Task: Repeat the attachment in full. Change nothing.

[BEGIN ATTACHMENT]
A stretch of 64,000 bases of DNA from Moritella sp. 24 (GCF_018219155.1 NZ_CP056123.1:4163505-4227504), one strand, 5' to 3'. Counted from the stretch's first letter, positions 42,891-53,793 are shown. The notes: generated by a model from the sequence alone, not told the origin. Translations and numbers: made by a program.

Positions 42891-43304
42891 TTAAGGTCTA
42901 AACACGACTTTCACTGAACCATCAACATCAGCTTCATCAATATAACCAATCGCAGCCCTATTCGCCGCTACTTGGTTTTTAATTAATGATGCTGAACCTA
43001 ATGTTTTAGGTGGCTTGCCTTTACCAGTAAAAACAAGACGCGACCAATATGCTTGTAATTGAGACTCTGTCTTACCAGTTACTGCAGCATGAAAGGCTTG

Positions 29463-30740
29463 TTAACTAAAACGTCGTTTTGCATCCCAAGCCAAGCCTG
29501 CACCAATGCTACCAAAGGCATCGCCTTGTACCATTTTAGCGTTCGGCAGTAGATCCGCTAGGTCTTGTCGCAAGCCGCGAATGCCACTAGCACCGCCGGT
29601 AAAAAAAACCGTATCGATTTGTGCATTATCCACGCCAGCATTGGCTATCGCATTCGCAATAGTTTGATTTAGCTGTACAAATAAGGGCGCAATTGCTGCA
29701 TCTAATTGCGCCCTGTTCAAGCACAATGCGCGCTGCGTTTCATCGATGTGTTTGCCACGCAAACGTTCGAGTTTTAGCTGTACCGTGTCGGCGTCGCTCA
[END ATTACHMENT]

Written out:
A stretch of 64,000 bases of DNA from Moritella sp. 24 (GCF_018219155.1 NZ_CP056123.1:4163505-4227504), one strand, 5' to 3'. Counted from the stretch's first letter, positions 42,891-53,793 are shown. The notes: generated by a model from the sequence alone, not told the origin. Translations and numbers: made by a program.

Positions 42891-43304
42891 TTAAGGTCTA
42901 AACACGACTTTCACTGAACCATCAACATCAGCTTCATCAATATAACCAATCGCAGCCCTATTCGCCGCTACTTGGTTTTTAATTAATGATGCTGAACCTA
43001 ATGTTTTAGGTGGCTTGCCTTTACCAGTAAAAACAAGACGCGACCAATATGCTTGTAATTGAGACTCTGTCTTACCAGTTACTGCAGCATGAAAGGCTTG

Positions 29463-30740
29463 TTAACTAAAACGTCGTTTTGCATCCCAAGCCAAGCCTG
29501 CACCAATGCTACCAAAGGCATCGCCTTGTACCATTTTAGCGTTCGGCAGTAGATCCGCTAGGTCTTGTCGCAAGCCGCGAATGCCACTAGCACCGCCGGT
29601 AAAAAAAACCGTATCGATTTGTGCATTATCCACGCCAGCATTGGCTATCGCATTCGCAATAGTTTGATTTAGCTGTACAAATAAGGGCGCAATTGCTGCA
29701 TCTAATTGCGCCCTGTTCAAGCACAATGCGCGCTGCGTTTCATCGATGTGTTTGCCACGCAAACGTTCGAGTTTTAGCTGTACCGTGTCGGCGTCGCTCA